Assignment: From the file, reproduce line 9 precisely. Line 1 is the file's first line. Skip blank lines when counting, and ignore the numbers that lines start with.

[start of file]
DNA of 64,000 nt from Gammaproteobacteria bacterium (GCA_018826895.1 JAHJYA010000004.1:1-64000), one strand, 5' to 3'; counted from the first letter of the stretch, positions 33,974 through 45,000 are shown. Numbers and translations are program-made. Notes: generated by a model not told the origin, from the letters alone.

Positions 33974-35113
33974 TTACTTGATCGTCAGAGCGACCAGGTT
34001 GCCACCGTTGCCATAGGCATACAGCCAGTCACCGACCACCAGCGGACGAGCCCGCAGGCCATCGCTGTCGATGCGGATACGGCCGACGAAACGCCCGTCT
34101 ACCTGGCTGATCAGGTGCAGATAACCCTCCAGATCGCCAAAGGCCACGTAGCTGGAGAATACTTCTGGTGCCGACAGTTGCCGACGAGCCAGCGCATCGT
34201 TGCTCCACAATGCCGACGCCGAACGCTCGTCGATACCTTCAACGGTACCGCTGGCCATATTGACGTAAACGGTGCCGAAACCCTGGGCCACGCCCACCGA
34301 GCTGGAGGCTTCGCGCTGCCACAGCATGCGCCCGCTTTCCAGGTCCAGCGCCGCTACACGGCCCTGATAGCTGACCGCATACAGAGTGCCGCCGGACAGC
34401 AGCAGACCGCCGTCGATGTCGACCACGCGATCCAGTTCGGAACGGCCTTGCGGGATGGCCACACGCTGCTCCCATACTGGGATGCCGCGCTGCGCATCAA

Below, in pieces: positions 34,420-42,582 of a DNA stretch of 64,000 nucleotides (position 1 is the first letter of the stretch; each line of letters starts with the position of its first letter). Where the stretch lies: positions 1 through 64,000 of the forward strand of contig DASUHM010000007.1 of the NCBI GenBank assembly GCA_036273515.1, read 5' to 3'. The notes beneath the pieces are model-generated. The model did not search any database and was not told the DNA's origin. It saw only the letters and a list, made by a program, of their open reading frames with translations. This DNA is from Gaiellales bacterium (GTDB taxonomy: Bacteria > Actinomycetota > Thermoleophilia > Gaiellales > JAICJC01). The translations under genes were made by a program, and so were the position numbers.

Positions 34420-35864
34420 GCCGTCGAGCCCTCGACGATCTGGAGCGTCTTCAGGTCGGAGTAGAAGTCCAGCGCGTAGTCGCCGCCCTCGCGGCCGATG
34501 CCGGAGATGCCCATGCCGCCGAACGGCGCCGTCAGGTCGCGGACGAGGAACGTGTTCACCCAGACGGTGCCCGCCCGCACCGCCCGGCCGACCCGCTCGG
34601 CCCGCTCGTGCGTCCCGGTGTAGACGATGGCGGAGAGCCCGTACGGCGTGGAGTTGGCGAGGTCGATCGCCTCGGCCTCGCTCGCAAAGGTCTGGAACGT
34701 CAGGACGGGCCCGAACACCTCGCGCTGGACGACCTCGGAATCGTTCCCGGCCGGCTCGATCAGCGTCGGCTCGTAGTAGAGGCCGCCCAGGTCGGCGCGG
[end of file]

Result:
Below, in pieces: positions 34,420-42,582 of a DNA stretch of 64,000 nucleotides (position 1 is the first letter of the stretch; each line of letters starts with the position of its first letter). Where the stretch lies: positions 1 through 64,000 of the forward strand of contig DASUHM010000007.1 of the NCBI GenBank assembly GCA_036273515.1, read 5' to 3'. The notes beneath the pieces are model-generated. The model did not search any database and was not told the DNA's origin. It saw only the letters and a list, made by a program, of their open reading frames with translations. This DNA is from Gaiellales bacterium (GTDB taxonomy: Bacteria > Actinomycetota > Thermoleophilia > Gaiellales > JAICJC01). The translations under genes were made by a program, and so were the position numbers.